Group Risk Governance Documentation Hierarchy
Our risk governance is defined in the policies and standards that describe Swiss Re’s risk management framework and establish risk management practices throughout the Group and its subsidiaries over four hierarchical levels (see below).
The top of Swiss Re’s Group Risk Governance Documentation Hierarchy is comprised of risk management related parts of the Corporate Bylaws. The SRL Bylaws establish the ultimate responsibility for risk management activities across the Group by assigning responsibilities between the Group Board of Directors and the Group EC.
The detailed aspects of the Group’s risk governance are defined in the Group Risk Policy (Level 1), Swiss Re’s core Risk Management document. It outlines how the Group organises and applies its risk management practices. The policy is owned by the Group Board of Directors and is binding for all Swiss Re employees.
On Level 2 and 3, the Group Risk Management Standards and the Group Risk Category Standards define the key concepts and tasks that comprise risk governance at the Group or the specific risk category. Level 4 of the Risk Governance Documentation Hierarchy is comprised of risk management related method and process documentation.
Additional governance for Business Units and legal entities is prepared as required and represents an addendum to the respective Group or Business Unit documents.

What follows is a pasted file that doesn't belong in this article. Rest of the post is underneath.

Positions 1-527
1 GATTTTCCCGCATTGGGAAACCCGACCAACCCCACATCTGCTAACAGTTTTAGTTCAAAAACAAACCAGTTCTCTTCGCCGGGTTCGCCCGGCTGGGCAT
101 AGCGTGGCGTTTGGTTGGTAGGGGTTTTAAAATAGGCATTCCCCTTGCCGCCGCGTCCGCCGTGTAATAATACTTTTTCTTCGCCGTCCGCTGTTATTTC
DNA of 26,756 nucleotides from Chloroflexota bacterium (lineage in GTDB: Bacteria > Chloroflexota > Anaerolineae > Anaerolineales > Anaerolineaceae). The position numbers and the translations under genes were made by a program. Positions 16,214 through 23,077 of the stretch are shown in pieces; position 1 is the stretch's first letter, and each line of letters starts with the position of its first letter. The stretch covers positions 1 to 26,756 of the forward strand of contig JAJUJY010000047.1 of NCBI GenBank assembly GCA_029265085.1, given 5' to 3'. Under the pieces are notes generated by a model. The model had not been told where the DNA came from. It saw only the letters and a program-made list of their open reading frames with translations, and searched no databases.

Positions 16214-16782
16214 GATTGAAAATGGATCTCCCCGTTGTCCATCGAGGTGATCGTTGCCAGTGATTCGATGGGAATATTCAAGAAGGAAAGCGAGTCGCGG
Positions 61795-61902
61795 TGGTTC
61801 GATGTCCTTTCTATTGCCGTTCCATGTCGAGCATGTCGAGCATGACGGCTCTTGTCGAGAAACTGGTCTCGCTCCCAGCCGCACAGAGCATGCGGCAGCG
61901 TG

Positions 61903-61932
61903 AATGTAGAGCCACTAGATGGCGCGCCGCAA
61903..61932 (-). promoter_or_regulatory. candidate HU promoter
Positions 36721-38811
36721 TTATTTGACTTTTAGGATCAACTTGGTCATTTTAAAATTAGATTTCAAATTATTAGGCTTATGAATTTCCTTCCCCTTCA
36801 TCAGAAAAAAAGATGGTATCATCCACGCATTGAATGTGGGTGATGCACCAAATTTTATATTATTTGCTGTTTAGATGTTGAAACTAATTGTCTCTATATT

In order to ensure clear control, accountability and independent monitoring for all risks, our risk governance distinguishes between three fundamental roles in the risk-taking process:
- Risk owner — establishes a strategy, assumes responsibility for achieving the objectives and maintains ultimate responsibility for the outcomes.
- Risk taker — executes an objective within the authority delegated by the risk owner; risk takers are required to provide the respective risk controller with all information required to monitor and control their risks.
- Risk controller — is tasked by the risk owner with independent oversight of risk-taking activities to mitigate potential conflicts of interest between the risk owner and risk taker; risk controllers are responsible for escalating relevant concerns.
Risk-taking activities are typically subject to three lines of control. The first comprises the day-to-day risk management activities by front-line employees (risk takers) in the Business Units as well as in corporate and enabling functions. The second line of control is formed by independent oversight functions, such as Risk Management and Compliance. The third consists of independent audits of processes and procedures carried out by our Group Internal Audit.